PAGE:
- denis c. theriault
- Notice the large gap between Dan Saltzman and Amanda Fritz and the rest of the council, at the Google presser just after the Right 2 Dream Too vote Saltzman missed.
No, he wasn't actually getting caffeinated. But as a "courtesy" to Commissioner Amanda Fritz and Mayor Charlie Hales, Saltzman refrained from once again restating his "well-known opposition" to the deal. (Saltzman spoke up with several questions during what was supposed to be a victory party, pushing the vote off another week.) And with Saltzman gone, the deal was approved unanimously, with some reservations, and will take effect immediately.
Fritz, who took up the Old Town homeless rest area's cause upon becoming development services commissioner last year, spoke first in savoring a hard-fought win. She simply thanked Right 2 Dream Too, the more than two-year-old rest area for the homeless on NW 4th and Burnside, for doing its work.
"You are providing a safe shelter at a safe site," she said.
But it was Commissioner Nick Fish who maybe spoke loudest—spending a few minutes laying into Saltzman's opposition (if not quite by name) before expressing his support for a deal he also seemed to damn, at times, with faint praise.
Fish said it was childish to punish Right 2 Dream Too out of distaste for its current landlord, Michael Wright, a convicted felon (who reputedly took a murder rap for his stepfather) who tilted with the city about the future of his land after code violations forced him to demolish his adult bookstore. Wright stands to make some money by selling his land to the Portland Development Commission.
"I think as adults we can make that distinction," Fish said.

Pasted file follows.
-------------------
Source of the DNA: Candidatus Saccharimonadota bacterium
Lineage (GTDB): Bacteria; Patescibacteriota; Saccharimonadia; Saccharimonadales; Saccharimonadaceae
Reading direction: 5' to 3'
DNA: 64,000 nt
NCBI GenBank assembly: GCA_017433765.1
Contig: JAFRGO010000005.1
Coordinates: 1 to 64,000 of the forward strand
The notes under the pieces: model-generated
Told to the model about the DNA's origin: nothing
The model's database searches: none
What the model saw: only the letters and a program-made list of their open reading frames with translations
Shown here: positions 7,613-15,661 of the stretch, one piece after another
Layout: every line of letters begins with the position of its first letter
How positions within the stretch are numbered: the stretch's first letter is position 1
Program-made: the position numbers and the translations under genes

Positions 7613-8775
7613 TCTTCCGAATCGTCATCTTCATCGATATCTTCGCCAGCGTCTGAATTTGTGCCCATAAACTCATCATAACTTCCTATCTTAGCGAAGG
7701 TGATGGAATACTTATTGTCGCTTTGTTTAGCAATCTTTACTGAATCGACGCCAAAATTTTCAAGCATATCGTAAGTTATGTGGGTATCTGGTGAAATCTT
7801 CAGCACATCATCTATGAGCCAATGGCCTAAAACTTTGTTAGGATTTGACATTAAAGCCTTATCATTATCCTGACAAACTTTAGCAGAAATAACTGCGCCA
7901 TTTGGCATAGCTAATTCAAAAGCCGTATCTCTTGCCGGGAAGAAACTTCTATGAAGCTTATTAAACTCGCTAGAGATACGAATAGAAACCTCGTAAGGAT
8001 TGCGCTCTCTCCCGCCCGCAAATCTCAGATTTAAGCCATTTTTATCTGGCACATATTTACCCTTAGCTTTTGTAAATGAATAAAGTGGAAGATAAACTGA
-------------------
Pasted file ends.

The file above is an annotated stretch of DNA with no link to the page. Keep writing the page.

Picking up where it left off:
Then he hit back at a suggestion that the council was letting Right 2 Dream Too jump the line without factoring it into the mission and/or budget of the housing bureau that Saltzman oversees (after inheriting it from Fish last year). He brought up two projects—for foster kids, a passion of Saltzman's—that were funded and built outside the housing bureaus' mission. At Saltzman's insistence.
"That's just utter nonsense," Fish said of concerns about working within bureau lines. "We have a rich history of jumping the line."
Fish also seemed to dismiss concerns that a plan for how Right 2 Dream Too might spend all that money hasn't been worked out yet. He said he was told years ago by the city's most senior city commissioner (Saltzman), before a transportation policy vote that set the city up to fund light-rail to Milwaukie, that such arrangements are how city business gets done. "We set the vision" and the details get worked out, Fish said he was told.
It's not that Fish didn't also have his doubts about the Right 2 Dream Too deal. Despite saying yes, he kept mentioning things like "risk" and "failure" and how "there's no guarantee it will be successful"—often enough that Fritz's smile kept getting thinner and thinner.
He said it was a measure of a council willing to do more than tread water and actually attempt to be innovative. It's an interesting shift.
The city, when Fish was housing commissioner, hadn't done much work with Right 2 Dream Too, because its model of using tents and volunteers didn't fit with the city's current housing and homeless plan. That plan emphasizes rent-assistance, reaching out to targeted minorities, and a focus on longterm housing construction. And I still got the sense Fish saying yes almost as much because he appreciated the bad politics that might have been spawned by his saying no in the face of remarkable persistence by Fritz and Hales.
"I recognize we have a lot of playing out of position and there is plenty of time for a debrief about what went right and what went wrong," Fish said. "I refuse to say no to a deal that has the promise of providing a better circumstance to a small group of people who have organized and said 'help us.'"
Hales, for his part, thanked Right 2 Dream Too for its "patient good faith," while also giving a nod to the Pearl developers, Dike Dame and Homer Williams, who came up with the money to make the deal work.
In purchasing the Pearl parking lot earmarked for Right 2 Dream Too for $142,000 and giving over $846,000 to the group to finance its relocation somewhere else, those developers found a way to buy themselves out of a long court fight. (They also saved some money on parking contracts with the city—a nice bonus of a transaction that took shape only because of Right 2 Dream Too's potential relocation.)
"Thank you Dike Dame and your partners for, instead of spending money on lawyers, spending money on a real solution," Hales said. "This city appreciates the way you responded."